The first of these is a tour of Nevada’s deserts and bits of the adjoining states. Mostly desert, of course. I was surprised to read that the bristlecone pine is the oldest living tree in North America; I always thought it was the sequoia. There’s an extensive section on wild horses and burros. Tumbleweed also turns out to be more interesting than I realized. There was snow on the ground as I read the second title, wishing I could teleport to the Caribbean for a week or two. The book concentrates on the four main islands and has entirely too many pages devoted to the frigate bird. The section on the eruption of Mount Pelee was fascinating and accompanied by excellent period photographs. I also hadn’t realized how much of the area is covered by cactus or that starfish hunt on the shore. Oddly there is not one photograph of a beach. 3/17/13

The Peloponnesian War by Donald Kagan, Viking, 2003 

This was the war between the relatively democratic Athens and its allies against the relatively despotic Sparta and its allies that began in the 5th Century BC. I was immediately impressed by the clarity and completeness of the maps provided, a failing I find in a good many history books which either lack them or have maps so cluttered or incomplete that they are of limited use. The author states up front that some issues involved are not known and that some are controversial, although it’s always clear what he believes to be correct. As is the case with many wars, neither side really wanted the conflict and both sides tried to avoid it, but both were influenced by their allies, not even particularly powerful allies, and once set on the road to war it was hard for either side to back down.  Also interesting is that it pitted the Athenians, primarily a naval power, against the Spartans, primarily a land power, which may explain in part why the war went on for decades. The narrative is sometimes confusing, though not the author’s fault. There were so many factions within and among cities, and so many changed sides, either by force or by choice, that even at the time it must have been confusing.  Ultimately Athens lost because of two factors, the disastrous attempt to conquer Sicily, which diverted their forces into what was eventually their destruction, and the intervention of Persia. And of course none of it matters in the long term because Macedon conquered all of Greece a generation later. 3/11/13

The Badlands by Champ Clark, Time Life,1974

Cactus Country by Edward Abbey, Time Life, 1973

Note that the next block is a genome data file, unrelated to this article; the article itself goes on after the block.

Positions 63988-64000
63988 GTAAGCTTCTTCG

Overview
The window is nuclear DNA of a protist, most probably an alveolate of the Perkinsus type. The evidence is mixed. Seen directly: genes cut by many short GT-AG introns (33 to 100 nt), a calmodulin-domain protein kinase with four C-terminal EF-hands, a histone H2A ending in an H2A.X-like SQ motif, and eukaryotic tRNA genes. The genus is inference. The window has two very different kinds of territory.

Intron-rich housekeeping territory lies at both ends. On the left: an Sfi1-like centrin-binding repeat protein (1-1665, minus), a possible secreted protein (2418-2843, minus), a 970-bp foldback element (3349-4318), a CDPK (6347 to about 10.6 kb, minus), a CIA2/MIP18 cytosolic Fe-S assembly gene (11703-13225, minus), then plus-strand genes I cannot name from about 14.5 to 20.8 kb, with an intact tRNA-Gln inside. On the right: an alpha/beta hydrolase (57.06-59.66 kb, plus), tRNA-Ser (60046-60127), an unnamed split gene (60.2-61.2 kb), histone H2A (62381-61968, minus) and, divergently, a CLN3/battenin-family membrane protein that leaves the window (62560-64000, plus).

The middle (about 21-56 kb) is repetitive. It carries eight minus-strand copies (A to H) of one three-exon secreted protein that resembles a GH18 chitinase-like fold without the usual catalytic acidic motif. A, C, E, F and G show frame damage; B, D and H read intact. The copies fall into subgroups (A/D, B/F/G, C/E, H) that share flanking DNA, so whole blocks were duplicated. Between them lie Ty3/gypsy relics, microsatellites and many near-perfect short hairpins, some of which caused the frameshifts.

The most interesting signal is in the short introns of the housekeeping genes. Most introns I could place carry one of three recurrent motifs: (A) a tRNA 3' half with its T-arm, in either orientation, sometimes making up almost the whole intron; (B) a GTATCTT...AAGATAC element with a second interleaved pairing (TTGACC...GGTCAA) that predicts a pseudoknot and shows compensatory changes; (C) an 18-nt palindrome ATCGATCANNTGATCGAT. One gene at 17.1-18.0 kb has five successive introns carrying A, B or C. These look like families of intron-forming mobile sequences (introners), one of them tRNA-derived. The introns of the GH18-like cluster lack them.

Two natural history volumes with superficially very similar subject matter. The Badlands are primarily in the Dakotas and consist of land which even the Native Americans thought was cursed and barren. There is in fact considerably less diversity of life, particularly fauna, than in most of the other volumes in this series. Not surprisingly a majority of the pictures deal with two subjects – erosion and prairie dogs. Some of the latter are cute. Some of the former are imposing. There is also a brief section about Teddy Roosevelt’s experiment with ranching there, including photographs of his apprehension of two boat thieves. The second title deals with the desert country in southern Arizona and northern Mexico and, as you might expect, spends a lot of time and photography on cactus. An odd fact is that the saguaro cactus, which I always picture having thick arms, doesn’t start to grow them until it is at least 75 years old.  Disappointingly a lot of the animal pictures in this one are paintings rather than photographs. 3/6/13

The Hell-Fire Club by Donald McCormick, Sphere, 1975 (originally published in 1958)  

Dennis Wheatley’s introduction to this history of the Hell-Fire Club, which was not called that until after it had disbanded, says that it is a whitewash. The author contends that the club – which included one prime minister and many other prominent men and government officials – was simply a sex club that used Satanist trappings as simply a device to distinguish it from other clubs. Wheatley says the author overlooks incidents that run counter to his thesis, and that agrees with two other accounts I’ve read in the past. That said, the opening chapter about the history of clubs in 18th Century England was quite interesting. Although we know the names of all of the male members, the female members – who apparently always wore hoods – have never been identified. The book has its interesting moments, but is not particularly well organized. 3/2/13